Researchers have long thought that dementia rates will rise in the future, with some experts predicting the disease could triple by 2050. But a new study says two things might lower your risk — staying in school and having a healthy heart.
Researchers in Boston and France examined over 5,000 people during four different time periods, the first starting in 1977 and the last ending in 2008.
Over the course of the decades studied, the rate of participants who finished high school increased and cardiovascular health improved, while the rate of dementia fell.
The average age for when dementia was diagnosed also increased, from 80 at the beginning of the study to 85 at the end, and the overall prevalence of the disease dropped by 44 percent.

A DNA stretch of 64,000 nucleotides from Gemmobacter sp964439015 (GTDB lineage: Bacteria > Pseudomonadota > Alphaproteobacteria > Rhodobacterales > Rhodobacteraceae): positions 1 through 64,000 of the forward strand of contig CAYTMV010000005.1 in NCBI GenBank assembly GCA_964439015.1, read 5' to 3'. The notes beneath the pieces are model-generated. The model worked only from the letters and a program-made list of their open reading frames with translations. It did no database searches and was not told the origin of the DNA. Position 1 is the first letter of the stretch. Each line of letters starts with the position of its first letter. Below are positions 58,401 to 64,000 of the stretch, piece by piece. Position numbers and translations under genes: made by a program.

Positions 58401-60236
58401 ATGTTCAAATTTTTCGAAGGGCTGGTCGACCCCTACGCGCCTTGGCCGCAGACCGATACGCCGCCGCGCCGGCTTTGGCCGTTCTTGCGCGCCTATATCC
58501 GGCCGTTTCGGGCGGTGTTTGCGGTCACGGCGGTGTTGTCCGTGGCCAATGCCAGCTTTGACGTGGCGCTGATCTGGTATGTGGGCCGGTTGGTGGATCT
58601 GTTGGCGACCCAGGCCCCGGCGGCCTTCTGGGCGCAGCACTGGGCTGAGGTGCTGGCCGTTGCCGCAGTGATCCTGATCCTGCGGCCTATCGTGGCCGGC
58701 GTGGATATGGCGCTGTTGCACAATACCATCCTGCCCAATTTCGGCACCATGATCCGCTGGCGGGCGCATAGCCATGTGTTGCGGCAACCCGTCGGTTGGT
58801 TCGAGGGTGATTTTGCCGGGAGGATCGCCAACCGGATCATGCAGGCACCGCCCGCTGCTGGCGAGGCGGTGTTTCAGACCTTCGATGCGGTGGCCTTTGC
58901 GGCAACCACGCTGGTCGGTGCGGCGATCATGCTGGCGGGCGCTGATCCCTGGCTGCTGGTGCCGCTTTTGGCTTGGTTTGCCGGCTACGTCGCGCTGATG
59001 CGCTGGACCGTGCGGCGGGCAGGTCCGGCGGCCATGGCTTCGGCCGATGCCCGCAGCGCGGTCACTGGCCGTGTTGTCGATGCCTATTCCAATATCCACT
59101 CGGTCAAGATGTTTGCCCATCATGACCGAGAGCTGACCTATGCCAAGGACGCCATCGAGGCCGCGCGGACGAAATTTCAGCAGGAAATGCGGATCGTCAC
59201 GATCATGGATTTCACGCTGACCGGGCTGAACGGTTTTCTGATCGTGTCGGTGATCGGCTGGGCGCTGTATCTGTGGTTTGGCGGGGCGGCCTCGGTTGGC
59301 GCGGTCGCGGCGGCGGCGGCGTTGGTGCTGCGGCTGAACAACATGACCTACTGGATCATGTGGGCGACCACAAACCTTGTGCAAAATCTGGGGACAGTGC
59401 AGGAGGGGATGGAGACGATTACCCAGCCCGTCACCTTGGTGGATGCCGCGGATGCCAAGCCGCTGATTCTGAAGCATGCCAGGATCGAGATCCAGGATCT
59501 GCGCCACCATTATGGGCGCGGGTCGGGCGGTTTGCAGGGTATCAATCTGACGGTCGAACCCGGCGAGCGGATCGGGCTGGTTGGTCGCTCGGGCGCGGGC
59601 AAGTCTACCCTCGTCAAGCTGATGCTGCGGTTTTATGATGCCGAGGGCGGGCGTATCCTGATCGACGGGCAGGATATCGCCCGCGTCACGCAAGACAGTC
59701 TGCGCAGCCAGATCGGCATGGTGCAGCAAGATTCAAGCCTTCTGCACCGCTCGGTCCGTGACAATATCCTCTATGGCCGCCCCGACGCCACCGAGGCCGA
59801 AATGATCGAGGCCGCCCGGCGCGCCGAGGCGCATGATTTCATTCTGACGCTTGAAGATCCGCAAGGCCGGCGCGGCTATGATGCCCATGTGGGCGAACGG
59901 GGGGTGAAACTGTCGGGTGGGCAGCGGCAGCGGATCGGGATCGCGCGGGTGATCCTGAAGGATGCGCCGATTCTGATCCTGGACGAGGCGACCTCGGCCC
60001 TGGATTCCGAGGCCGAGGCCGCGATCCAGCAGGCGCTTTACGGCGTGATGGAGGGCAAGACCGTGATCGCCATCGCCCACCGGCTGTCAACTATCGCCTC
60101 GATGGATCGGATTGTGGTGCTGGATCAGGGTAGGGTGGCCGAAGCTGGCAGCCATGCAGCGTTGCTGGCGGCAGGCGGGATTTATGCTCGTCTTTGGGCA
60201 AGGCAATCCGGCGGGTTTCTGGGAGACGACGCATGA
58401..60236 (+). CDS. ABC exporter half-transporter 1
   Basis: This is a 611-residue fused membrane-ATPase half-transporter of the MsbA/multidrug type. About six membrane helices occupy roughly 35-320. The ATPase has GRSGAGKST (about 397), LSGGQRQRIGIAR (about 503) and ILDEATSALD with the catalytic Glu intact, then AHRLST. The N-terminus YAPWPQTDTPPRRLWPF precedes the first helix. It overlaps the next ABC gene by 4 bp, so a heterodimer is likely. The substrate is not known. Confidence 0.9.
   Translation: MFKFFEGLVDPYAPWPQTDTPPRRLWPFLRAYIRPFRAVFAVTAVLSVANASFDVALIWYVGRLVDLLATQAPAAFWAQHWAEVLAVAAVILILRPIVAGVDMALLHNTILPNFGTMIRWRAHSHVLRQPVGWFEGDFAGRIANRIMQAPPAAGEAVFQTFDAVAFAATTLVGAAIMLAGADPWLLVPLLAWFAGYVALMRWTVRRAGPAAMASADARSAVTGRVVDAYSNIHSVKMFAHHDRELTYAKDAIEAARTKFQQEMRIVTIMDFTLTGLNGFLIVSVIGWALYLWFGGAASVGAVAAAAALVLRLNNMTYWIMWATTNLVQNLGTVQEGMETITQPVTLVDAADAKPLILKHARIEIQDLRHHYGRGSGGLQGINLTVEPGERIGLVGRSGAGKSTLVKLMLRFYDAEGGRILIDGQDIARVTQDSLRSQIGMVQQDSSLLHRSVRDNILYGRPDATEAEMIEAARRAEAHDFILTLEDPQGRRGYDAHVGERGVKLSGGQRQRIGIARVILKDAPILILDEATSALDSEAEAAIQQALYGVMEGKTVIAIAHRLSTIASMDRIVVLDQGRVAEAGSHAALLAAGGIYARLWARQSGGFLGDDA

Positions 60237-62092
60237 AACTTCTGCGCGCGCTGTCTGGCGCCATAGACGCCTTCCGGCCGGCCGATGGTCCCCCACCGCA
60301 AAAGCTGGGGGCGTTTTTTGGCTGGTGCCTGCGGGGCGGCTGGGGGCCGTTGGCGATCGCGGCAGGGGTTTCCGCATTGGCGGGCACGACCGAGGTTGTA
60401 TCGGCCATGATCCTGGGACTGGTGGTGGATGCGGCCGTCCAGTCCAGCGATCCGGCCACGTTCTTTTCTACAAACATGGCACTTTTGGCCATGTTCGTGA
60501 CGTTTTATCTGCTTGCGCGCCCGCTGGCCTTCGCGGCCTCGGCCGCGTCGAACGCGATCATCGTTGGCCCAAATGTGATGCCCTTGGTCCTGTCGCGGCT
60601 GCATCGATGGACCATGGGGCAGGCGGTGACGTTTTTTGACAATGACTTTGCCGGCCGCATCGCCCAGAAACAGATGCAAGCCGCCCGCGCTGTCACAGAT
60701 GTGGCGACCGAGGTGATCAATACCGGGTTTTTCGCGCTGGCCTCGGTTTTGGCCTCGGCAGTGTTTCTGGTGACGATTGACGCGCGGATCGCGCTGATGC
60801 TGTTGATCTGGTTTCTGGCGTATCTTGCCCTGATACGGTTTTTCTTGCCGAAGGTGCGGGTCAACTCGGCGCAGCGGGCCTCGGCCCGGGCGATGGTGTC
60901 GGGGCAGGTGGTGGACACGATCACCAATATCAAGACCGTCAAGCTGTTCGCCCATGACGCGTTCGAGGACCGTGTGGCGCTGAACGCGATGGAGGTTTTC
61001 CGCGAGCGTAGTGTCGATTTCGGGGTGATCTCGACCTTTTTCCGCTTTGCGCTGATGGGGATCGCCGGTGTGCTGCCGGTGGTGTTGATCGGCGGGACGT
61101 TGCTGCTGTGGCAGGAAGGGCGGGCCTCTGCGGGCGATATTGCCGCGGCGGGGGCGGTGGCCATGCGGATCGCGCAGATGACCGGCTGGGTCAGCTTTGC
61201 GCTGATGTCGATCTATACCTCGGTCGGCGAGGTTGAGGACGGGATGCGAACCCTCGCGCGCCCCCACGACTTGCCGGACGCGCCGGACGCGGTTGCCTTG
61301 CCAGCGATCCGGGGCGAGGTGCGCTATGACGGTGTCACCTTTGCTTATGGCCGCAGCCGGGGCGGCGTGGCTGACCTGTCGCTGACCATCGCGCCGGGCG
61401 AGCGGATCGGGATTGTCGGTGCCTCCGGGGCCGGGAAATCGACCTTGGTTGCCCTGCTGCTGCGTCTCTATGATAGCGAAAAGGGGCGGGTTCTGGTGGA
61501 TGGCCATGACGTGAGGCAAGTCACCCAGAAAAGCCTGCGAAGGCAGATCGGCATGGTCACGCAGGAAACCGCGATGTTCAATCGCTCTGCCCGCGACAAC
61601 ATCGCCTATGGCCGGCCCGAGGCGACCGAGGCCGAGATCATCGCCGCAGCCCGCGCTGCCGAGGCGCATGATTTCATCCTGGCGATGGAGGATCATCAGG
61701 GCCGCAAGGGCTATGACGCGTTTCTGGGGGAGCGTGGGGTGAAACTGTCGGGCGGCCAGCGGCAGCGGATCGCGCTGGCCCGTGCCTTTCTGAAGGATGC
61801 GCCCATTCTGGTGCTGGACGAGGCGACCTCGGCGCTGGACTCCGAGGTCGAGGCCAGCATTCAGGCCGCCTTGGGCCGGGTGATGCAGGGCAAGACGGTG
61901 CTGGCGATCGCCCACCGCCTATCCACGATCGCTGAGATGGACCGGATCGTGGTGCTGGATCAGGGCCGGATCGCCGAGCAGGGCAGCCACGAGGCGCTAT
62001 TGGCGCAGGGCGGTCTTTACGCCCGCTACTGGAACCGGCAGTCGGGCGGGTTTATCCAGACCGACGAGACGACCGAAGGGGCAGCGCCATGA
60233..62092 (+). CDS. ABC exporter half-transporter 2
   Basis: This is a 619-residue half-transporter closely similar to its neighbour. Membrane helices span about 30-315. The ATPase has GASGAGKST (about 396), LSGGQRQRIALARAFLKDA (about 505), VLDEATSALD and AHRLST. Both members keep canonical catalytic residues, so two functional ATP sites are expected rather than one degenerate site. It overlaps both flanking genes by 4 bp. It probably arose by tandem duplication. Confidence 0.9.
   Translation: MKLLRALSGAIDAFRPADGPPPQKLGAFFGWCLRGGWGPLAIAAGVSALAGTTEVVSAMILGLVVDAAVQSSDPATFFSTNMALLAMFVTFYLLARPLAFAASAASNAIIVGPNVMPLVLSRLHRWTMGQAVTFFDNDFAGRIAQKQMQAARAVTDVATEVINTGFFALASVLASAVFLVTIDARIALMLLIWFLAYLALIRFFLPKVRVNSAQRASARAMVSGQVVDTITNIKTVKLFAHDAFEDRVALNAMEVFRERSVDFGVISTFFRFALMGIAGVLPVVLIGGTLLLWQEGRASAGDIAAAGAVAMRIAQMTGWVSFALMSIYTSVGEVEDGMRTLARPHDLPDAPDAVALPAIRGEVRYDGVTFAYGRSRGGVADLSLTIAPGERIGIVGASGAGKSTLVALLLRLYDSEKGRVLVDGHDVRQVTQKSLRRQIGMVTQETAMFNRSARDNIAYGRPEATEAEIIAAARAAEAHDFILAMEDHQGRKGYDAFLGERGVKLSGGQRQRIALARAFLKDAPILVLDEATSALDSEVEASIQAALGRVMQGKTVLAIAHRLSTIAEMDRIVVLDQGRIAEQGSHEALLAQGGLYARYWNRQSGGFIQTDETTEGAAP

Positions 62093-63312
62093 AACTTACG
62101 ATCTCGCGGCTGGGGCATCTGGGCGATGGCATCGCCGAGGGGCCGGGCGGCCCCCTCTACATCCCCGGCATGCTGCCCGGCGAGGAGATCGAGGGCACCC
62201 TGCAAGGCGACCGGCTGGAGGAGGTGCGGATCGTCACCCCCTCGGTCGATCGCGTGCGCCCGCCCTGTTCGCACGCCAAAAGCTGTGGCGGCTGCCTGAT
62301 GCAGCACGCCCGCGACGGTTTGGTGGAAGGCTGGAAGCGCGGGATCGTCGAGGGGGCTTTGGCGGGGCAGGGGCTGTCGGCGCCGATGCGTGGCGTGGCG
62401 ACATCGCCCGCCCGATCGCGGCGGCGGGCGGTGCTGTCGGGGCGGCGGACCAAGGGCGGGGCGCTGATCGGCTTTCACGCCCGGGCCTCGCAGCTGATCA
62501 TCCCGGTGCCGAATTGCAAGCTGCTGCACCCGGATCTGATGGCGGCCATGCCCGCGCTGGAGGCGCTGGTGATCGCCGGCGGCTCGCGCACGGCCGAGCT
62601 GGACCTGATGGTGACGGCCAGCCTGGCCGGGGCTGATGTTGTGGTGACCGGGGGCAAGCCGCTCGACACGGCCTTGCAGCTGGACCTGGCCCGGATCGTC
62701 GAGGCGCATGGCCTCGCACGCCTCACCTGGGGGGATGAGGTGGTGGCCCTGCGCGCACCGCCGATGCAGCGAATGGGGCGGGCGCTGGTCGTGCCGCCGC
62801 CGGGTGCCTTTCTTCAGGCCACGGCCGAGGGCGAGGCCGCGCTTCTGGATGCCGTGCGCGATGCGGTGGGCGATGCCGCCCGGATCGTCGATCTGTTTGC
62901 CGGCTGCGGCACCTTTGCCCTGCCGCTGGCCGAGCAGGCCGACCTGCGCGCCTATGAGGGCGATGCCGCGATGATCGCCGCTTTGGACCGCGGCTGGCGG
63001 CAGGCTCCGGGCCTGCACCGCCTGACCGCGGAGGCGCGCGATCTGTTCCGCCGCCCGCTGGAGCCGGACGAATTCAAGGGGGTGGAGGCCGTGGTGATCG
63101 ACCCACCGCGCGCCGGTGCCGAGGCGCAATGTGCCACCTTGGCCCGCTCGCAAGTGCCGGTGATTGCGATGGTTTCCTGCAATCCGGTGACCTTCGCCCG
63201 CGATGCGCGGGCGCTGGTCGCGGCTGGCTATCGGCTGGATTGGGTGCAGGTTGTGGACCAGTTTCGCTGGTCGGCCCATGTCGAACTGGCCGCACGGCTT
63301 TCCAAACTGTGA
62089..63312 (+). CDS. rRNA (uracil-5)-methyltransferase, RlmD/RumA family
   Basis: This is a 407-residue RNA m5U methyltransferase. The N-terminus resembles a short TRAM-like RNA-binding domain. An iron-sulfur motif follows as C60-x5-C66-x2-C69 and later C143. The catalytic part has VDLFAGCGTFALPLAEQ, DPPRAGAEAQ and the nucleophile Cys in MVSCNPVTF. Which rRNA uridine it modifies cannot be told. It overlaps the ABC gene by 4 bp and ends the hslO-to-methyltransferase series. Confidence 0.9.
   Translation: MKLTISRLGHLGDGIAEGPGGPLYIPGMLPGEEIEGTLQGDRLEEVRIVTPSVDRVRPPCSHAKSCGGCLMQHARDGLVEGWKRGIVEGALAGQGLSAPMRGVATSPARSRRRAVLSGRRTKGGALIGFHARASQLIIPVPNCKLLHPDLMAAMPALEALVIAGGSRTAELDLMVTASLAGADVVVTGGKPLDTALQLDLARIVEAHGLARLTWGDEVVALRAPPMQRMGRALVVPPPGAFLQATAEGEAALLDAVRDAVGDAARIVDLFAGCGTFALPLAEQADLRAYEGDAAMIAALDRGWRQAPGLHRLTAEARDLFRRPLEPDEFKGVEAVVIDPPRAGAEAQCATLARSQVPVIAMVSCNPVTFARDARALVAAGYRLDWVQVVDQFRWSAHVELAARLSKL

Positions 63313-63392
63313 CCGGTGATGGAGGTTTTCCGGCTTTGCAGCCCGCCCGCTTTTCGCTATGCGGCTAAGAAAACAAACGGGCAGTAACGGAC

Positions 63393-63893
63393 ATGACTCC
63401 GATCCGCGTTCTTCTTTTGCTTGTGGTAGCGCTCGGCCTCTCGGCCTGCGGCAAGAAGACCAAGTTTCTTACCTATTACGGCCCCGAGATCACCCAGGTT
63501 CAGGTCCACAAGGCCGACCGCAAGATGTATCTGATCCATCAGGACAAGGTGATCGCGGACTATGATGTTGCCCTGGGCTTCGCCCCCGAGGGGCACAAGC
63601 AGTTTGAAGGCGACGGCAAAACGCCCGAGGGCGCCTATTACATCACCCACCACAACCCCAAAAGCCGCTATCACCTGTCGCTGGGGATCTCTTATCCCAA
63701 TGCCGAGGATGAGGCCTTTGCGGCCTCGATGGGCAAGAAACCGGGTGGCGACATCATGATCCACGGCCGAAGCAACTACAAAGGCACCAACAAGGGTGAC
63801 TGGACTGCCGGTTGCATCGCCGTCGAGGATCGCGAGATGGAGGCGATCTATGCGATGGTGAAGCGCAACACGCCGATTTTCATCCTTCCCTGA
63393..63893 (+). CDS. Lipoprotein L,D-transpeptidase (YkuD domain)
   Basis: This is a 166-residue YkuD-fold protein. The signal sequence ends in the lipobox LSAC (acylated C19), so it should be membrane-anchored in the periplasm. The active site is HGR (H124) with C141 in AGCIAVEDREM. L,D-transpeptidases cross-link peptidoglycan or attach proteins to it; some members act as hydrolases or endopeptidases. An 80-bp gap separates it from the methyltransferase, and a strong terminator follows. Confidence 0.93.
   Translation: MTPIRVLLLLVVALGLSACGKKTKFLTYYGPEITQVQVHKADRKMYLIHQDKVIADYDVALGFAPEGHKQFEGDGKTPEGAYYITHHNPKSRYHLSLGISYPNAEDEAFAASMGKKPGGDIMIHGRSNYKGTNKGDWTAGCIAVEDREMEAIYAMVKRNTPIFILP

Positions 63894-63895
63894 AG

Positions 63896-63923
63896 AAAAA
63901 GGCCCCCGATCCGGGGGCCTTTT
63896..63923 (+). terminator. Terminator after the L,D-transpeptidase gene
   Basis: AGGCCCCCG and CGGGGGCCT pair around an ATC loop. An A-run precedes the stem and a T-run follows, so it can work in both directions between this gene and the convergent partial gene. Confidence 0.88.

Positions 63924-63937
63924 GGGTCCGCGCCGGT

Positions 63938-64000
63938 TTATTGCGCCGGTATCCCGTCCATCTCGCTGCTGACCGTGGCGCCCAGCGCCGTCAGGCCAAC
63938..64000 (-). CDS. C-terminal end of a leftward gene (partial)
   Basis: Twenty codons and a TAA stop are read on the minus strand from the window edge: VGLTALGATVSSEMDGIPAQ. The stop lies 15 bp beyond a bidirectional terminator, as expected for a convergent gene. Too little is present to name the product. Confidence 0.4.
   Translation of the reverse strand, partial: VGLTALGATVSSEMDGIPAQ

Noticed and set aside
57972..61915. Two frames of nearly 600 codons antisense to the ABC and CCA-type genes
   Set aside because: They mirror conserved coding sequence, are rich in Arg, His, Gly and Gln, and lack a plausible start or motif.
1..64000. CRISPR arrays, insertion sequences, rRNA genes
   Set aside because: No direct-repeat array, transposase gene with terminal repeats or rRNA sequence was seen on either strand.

Interestingly, the health improvements were only found among those who had high school degrees. There wasn't strong evidence that getting a college education lowered the risk even more, but the study also included relatively few college-educated participants.
As for why education seems to lower the risk of dementia, there are a couple theories. One is education creates more connections in the brain. Another is it leads to higher incomes, which allows for access to better nutrition.
Combating the condition could prove less expensive than previously thought, as the enforcement of mandatory high school attendance has gotten stronger over time.
The researchers say the sheer number of dementia cases will increase for at least a while, though, because much of the "baby boomer" generation hasn't yet reached the average diagnostic age.
This video includes clips from the National Institute of Biomedical Imaging and Bioengineering and Alzheimer's Foundation of America and images from GreenFlames09 / CC BY 2.0.